Marikana North West

BBL PARTICIPANT: Lily Sambula, Swaneville, Mogale City, Gauteng

In a Nutshell

Through their participation in SocioTech’s Broad-Based Livelihoods (BBL) strategies to stimulate personal economic activity, Lili Sambula has learnt the money management skills to support her family and follow her dreams. Through Lily’s example, her son is gaining life skills and a positive expectation that he has the power to shape his future.  

She says…

Lily Sambula

I grew up at Duthuni in Venda. The climate and soils there are perfect for farming. Everything grows. When I was a child we had mangos, bananas, avocados, and litchis in our yard. It wasn’t a big space, but it produced a lot of fruit! We had wonderful vegetables too. It is about quality as well as quantity. The flavours were wonderful. The pumpkins were so good. Not just the pumpkin, the leaves too. There was this dovhi recipe that my mother made with pumpkin leaves and peanuts and some of the small pumpkins and pap. Even something as simple as pap tastes better when you grow the maize. We always took our maize to the mill and the tshigayani machine would grind it until it was fine and light like flour. It is that grinding that makes Venda style pap is so soft and smooth. 

My late father worked in Gauteng but every year he would come home for holidays and to set up the family food garden. He would dig in new manure and plant and then he would give us children instructions on how to look after the garden. After that he would go back to the city leaving us in charge. We didn’t disappoint him. Even now I feel like one of the reasons I garden is to honour my father. 

My dad was such a wise man. I miss him every day. Some of the things that he tried to teach me I am only beginning to understand now. I remember that when he came home, he always brought sweets and biscuits and clothes and also a little plastic bag with money in it. One bag for each child. And he would tell us to save that money. He would say: “I want to know your balance when you are 16”. When I turned 16, he gave me 500 Rand to open a bank account. He wanted me to learn good saving habits. At the time I didn’t listen to his advice. I regret that now. I was so young. When I made some money, my dad would tell me to put it in that bank account and to show him the slip. I did that but the next day I would take the money out again without telling him. He passed away thinking that I had money in my account and that my future was secure. That wasn’t the case. After doing the SocioTech training I began to understand what my father was trying to teach me. He was trying to teach me about saving and budgeting.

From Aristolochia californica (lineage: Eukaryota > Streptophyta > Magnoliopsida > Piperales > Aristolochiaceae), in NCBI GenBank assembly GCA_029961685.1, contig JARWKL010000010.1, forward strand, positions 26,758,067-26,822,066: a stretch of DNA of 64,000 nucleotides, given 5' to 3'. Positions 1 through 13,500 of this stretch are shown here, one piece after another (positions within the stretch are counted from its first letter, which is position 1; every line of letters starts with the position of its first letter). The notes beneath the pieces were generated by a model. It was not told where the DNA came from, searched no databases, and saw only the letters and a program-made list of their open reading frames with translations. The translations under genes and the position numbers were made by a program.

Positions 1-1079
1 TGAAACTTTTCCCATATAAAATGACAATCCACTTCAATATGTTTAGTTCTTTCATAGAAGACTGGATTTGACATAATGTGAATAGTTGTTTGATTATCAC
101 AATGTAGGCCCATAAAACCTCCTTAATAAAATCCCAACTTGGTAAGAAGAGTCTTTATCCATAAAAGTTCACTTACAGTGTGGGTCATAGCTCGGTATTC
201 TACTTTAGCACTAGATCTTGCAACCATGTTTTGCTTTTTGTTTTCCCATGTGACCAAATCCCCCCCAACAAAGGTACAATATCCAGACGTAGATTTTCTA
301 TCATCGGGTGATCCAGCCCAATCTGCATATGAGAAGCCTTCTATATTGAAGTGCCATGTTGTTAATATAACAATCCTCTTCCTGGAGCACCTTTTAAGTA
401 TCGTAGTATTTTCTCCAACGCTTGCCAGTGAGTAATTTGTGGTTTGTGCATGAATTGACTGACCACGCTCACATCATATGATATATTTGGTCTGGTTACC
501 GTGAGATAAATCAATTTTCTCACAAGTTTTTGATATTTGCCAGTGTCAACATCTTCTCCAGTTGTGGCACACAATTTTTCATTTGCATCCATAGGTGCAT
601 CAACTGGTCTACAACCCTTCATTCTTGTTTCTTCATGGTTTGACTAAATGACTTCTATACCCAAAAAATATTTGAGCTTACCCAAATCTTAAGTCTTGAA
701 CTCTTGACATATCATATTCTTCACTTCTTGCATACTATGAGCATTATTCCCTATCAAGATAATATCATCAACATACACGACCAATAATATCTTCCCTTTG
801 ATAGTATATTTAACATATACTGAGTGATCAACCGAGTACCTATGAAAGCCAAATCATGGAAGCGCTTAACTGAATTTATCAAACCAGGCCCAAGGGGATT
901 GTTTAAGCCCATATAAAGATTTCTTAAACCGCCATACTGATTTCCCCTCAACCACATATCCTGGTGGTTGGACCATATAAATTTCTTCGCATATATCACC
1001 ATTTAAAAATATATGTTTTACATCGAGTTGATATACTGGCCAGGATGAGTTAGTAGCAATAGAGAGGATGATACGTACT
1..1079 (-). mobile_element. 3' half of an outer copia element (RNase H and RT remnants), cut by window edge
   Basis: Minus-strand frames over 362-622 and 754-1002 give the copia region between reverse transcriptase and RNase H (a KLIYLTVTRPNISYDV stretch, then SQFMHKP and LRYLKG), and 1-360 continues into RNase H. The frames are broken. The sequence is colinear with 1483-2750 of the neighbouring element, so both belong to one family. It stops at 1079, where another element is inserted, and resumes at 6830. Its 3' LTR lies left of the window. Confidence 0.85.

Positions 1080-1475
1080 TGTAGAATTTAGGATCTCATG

When I first started the MyFood training I wasn’t sure about the tunnels and tins – I worried that those tins would burn my crops but I thought the only way to learn is to try something new and so I did the work and the results have been good. My soil is so rich and the garden is flourishing. People who used to walk past me when I was first digging and tell me that I was wasting my time, are now buying from me. The growth of the business means that I can start to think about how I want to move forward in life. I have goals for my children and for myself. I need to increase the amount of land I am farming so that the business can grow and make our goals become a reality. To do that I need fencing. At the moment, anything that I plant outside the tunnel can be taken by goats and cows and human thieves. 

"Some of these can be small but if you work, they can grow and grow.."


My grade 9 son is serious about school. He has chosen his subjects and he wants to work in IT. He studies hard and a combination of his efforts and the money I make selling from this garden can take him to university and on to the life he sees for himself. I wake up every morning and I go straight to my tunnel. My son helps me carry buckets of water and as we do that together I see how the garden is making his dream come true. 

He is not the only one with dreams. My daughter wants to work in hospitality and that training costs money. Myself, I want to get qualifications to teach agriculture. I discovered that I love teaching as a result of SocioTech. In order to get a tunnel, you have to train others and I really loved doing that. I am still doing it. I want to see our location become like a fresh vegetable market. We need to be teaching our children about the importance of land. At the moment, any empty space there is, people put a house on it. It is not just urban areas. This is happening even in Venda. I understand that people need shelter but if there are only houses and no food gardens, how will we eat? 

One of the most important lessons that I learnt from the MyFuture training was that I must always be looking out for opportunities. Some of these can be small but if you work, they can grow and grow. I have been thinking about the mango atchars that I used to make with my mother when I was a child. When you meet people selling atchar in Gauteng and you say to them: “what kind of atchar is it?” they just say: “atchar is atchar”. They only know one type but there are so many different types. You can make it shredded, diced, garlicky and so on. There are different methods too. We always used to clean and dice and put in a bucket with a lid and leave it for a week before adding the oil. The way I see it, the atchar story can mean two things. Either I can be sad that there is no good atchar to buy, or I can see it as an opportunity for a business... 


Lily Sambula
Lily Sambula